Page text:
What is the ZC4H2 Deficiency

Research Foundation

The ZC4H2 Deficiency Research Foundation was started by John and Catherine Paul, the parents of Marie-Louise, a wonderful little girl who is one of the very few diagnosed cases of ZC4H2 Deficiency, an ultra-rare and often severely affecting genetic condition.
John and Catherine are originally from The Netherlands but they have been calling Dubai home for the last 12 years. It is there where both their daughters were born.

Soon after her birth in 2015, Marie-Louise, was diagnosed as having a de-novo partial deletion of the ZC4H2 gene.  Like most rare diseases, her condition is unfortunately not enough studied and not well understood.

With limited information about Marie-Louise’s condition, full of unanswered questions and in desperate need of inexistent effective treatments, the Pauls decided to find the answers by themselves. In 2017, the Pauls were introduced to the Orphan Disease Center (ODC) by their dear friends, the founders of the Loulou Foundation,  who also have a little daughter with a rare genetic condition. This family was able to start an incredible movement in the scientific world to bring the condition of their daughter to the forefront of scientific and clinic research. Inspired by the extraordinary research efforts started by their friends and encouraged by the ODC, the Pauls decided to create a formal body to support research on ZC4H2: The ZC4H2 Deficiency Research Foundation.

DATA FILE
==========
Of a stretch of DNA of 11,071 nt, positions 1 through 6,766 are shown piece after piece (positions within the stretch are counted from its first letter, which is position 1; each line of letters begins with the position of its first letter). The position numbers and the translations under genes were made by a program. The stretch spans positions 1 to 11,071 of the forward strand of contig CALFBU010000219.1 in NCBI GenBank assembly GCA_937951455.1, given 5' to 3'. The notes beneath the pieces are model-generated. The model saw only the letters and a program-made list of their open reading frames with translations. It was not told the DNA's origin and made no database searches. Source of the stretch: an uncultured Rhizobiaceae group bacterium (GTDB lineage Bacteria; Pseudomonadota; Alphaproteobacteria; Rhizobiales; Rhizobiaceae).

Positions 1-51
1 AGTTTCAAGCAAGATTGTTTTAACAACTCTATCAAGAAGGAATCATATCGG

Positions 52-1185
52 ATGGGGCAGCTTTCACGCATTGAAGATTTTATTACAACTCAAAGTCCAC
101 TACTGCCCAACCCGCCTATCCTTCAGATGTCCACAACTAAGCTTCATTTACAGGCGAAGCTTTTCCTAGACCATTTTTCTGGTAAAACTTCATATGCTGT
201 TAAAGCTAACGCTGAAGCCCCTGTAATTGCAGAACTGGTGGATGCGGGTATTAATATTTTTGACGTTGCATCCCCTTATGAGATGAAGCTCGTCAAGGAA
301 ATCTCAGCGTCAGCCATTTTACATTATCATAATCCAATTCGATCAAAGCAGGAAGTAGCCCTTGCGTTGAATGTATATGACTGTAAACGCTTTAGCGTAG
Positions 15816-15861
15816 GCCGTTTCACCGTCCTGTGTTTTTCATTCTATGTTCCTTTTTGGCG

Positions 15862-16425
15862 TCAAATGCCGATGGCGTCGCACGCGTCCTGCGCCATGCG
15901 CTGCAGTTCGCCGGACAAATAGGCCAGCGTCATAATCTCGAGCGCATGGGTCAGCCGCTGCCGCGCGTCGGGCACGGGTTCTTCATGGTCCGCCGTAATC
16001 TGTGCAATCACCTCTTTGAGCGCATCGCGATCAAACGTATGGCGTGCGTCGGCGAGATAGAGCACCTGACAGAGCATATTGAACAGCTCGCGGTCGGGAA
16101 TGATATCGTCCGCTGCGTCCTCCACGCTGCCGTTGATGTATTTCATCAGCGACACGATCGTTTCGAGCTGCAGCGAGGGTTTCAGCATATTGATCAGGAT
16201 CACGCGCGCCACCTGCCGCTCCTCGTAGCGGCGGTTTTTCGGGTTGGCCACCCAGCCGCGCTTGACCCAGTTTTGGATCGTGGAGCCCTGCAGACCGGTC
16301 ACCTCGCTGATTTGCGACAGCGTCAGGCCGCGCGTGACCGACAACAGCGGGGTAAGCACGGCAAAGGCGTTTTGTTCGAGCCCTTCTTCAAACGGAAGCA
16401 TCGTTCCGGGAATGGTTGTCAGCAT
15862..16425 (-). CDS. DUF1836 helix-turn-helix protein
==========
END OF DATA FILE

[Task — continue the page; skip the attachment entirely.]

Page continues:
The main purpose of the ZC4H2 Deficiency Research Foundation is to promote and support relevant basic and translational scientific research to find and develop viable therapies for the treatment of ZC4H2 Deficiency.
For this purpose, the Foundation is committed to fund relevant scientific research projects.
Besides the necessary fundraising activities, the Foundation will support the establishment and continuation of those research efforts, identify patients and promote early diagnosis, support the dissemination of information between the patient community and the scientific & medical communities and create general awareness about ZC4H2 Deficiency.
The Foundation partnered with the Orphan Disease Center as its main advisory body for this first event.

In the next 3 years, the Foundation strives to achieve its goals through establishing fundraising activities for allocation of grants to relevant research projects, creating an informative website, funding an open patient registry, organizing scientific and patient meetings and carrying out activities within the community to increase general awareness about ZC4H2 Deficiency.

Note : Establishment of the Foundation is currently ongoing but has not officially yet been completed.

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